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by Stephen Logan on 3rd August 2011
With the news that Google currently has 9 active antitrust complaints in the EU alone, it’s difficult not to sit up and take a little notice. Whilst some grievances, particularly the newer complaints which come from “smaller companies”, may not have much of a basis or relate to issues that can be remedied without massive repercussions, others are a little more serious.
Earlier this year President Sarkozy of France was demanding tighter regulations on major global Internet companies, particularly Google. The basis for complaint was that, whilst making huge amounts of money within individual territories, they remain free from jurisdictional power and exempt from taxes.
Google have also trampled all over a number of search verticals, including the hugely lucrative travel market .By developing their own platform, they can effectively (theoretically at least) eliminate competition within that field. In the past this has seen them run into difficulties with the likes of Foundem and ejustice.fr [see: Should Search Engines Be Regulated to Ensure Search Neutrality].
Companies feel that they are given harsh penalties within search rankings, simply because they compete within the same space as Google. This may well be true, however the search giant has always stringently denied any such claims of wrongdoing, instead pointing to flaws within the sites themselves.
The difficulty for Google comes when proving that a loss of rankings is down to the automated algorithm, rather than manual tampering. Where penalties are applied, such as those levelled at Ciao!, it needs to be as a direct response to genuine contraventions of T&Cs or public complaints – as Google actually claimed.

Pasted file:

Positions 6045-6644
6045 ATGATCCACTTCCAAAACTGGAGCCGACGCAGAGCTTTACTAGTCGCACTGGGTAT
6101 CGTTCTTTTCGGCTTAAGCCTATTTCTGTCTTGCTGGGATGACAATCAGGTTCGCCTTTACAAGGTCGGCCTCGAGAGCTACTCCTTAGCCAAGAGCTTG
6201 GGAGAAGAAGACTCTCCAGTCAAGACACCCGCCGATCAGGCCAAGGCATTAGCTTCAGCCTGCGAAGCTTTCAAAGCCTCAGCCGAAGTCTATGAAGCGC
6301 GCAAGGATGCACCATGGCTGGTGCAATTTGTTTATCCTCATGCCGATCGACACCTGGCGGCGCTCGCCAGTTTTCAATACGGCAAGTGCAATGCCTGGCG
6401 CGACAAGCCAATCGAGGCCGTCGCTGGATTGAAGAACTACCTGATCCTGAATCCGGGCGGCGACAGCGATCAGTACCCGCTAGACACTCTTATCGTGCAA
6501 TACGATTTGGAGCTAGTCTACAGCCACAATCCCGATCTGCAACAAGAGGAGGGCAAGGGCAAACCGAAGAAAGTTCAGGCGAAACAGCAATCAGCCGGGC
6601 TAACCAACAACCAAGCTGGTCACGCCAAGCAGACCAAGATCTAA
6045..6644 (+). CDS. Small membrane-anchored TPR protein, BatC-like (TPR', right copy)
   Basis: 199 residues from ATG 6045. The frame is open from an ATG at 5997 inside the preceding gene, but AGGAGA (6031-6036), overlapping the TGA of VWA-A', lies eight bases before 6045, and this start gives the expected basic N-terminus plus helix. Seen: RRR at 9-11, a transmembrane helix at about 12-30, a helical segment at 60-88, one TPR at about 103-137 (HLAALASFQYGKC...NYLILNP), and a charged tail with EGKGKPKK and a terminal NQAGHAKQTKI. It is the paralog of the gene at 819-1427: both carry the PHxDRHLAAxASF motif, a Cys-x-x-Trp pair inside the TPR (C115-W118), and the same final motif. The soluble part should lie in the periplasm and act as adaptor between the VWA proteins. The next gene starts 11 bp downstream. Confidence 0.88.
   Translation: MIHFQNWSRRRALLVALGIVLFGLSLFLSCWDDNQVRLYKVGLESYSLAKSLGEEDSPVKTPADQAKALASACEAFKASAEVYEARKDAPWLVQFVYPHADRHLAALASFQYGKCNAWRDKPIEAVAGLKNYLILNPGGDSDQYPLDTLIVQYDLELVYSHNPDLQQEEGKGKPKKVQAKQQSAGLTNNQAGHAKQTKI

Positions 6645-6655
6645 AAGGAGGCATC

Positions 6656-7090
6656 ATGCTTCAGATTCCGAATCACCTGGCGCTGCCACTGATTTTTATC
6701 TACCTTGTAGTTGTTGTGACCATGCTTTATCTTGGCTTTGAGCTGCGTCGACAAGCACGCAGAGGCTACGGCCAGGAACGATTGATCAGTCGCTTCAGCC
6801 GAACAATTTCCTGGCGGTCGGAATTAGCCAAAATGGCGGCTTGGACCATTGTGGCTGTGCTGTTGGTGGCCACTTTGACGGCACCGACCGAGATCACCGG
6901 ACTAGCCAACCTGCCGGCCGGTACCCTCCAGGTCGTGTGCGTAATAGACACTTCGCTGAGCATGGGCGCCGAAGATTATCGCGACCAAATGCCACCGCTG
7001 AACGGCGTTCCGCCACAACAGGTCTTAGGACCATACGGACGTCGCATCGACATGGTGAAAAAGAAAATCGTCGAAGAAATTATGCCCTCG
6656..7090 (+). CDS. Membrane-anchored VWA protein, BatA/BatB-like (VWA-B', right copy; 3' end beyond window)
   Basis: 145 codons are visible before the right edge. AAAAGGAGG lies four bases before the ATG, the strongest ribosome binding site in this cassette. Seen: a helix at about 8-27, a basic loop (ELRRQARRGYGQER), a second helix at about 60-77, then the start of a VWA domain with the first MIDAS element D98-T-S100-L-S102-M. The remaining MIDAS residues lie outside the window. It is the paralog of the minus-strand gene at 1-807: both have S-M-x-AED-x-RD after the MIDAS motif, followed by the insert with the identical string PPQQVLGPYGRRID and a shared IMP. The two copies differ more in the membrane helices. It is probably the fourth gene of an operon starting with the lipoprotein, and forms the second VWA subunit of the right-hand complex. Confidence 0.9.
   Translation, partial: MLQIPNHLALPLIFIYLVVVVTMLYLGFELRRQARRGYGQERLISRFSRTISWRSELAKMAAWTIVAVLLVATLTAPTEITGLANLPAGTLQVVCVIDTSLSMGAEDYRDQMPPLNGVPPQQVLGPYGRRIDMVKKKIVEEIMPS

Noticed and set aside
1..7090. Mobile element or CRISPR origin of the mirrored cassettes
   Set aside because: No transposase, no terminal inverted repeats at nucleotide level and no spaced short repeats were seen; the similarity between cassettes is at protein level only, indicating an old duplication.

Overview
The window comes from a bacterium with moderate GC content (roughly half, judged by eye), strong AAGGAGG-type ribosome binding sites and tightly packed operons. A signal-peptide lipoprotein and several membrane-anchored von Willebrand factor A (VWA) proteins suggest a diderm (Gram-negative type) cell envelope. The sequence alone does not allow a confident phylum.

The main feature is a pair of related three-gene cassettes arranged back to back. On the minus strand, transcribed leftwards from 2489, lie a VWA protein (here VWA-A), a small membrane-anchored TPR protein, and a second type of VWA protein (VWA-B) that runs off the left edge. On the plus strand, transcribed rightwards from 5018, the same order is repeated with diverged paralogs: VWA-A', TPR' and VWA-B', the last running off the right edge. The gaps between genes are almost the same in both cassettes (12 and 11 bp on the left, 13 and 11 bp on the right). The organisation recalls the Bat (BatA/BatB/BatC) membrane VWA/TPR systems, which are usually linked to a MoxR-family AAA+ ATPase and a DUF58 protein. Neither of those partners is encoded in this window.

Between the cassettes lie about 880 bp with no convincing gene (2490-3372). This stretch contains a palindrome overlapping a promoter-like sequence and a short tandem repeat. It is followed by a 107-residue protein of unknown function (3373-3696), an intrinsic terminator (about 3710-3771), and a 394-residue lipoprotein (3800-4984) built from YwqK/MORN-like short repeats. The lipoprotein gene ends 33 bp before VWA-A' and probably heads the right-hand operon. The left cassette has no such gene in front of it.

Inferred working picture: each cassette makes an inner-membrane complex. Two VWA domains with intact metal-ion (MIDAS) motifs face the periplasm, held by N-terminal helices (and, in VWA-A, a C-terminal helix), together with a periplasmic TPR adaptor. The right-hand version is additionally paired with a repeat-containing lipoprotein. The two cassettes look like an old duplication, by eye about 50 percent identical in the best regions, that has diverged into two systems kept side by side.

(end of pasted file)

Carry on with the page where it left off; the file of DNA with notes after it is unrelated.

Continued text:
The bottom line for Google is always the bottom line. If it can make the company bigger and richer, they will look to take advantage. As a business gets larger though, smaller competitors can suffer. This is what regulators and antitrust officials across the world need to monitor. If Google leverages its power as the largest search engine to funnel visitors to its own services and away from others, many of whom may be largely reliant on search visits, then it’s easy to see where issues arise.
In May the company got a kicking from regulators in North America following issues regarding pharmaceutical advertising on AdWords, costing them an estimated $500 million. This highlights just how seriously these issues are taken and how willing antitrust officials are to take action. So what can Google do to avoid trouble?
Well, the only real answer is to be less competitive. But that simply isn’t viable. The business is still growing, they have the knowledge and manpower to deliver quality products across a number of verticals. Legislative amendments such as those proposed by Sarkozy could turn the tide, but antitrust cases are now so frequent that it has almost become a part of how Google operates – and is likely to remain that way for some time. Unfortunately, for many companies they have to accept that they will either succeed in spite of the search engine, be amalgamated within it or severely lower expectations.
The issue of monopolising the market constantly casts a shadow over Google and having 9 antitrust cases live in Europe will do little to diminish those dark clouds. Are Google going against their own mantra and “being evil”, or are they just victims of their own success? Can an ethical company really have so many legal problems hanging over it? It’s an issue that polarises opinion and is likely to continue doing so for some time.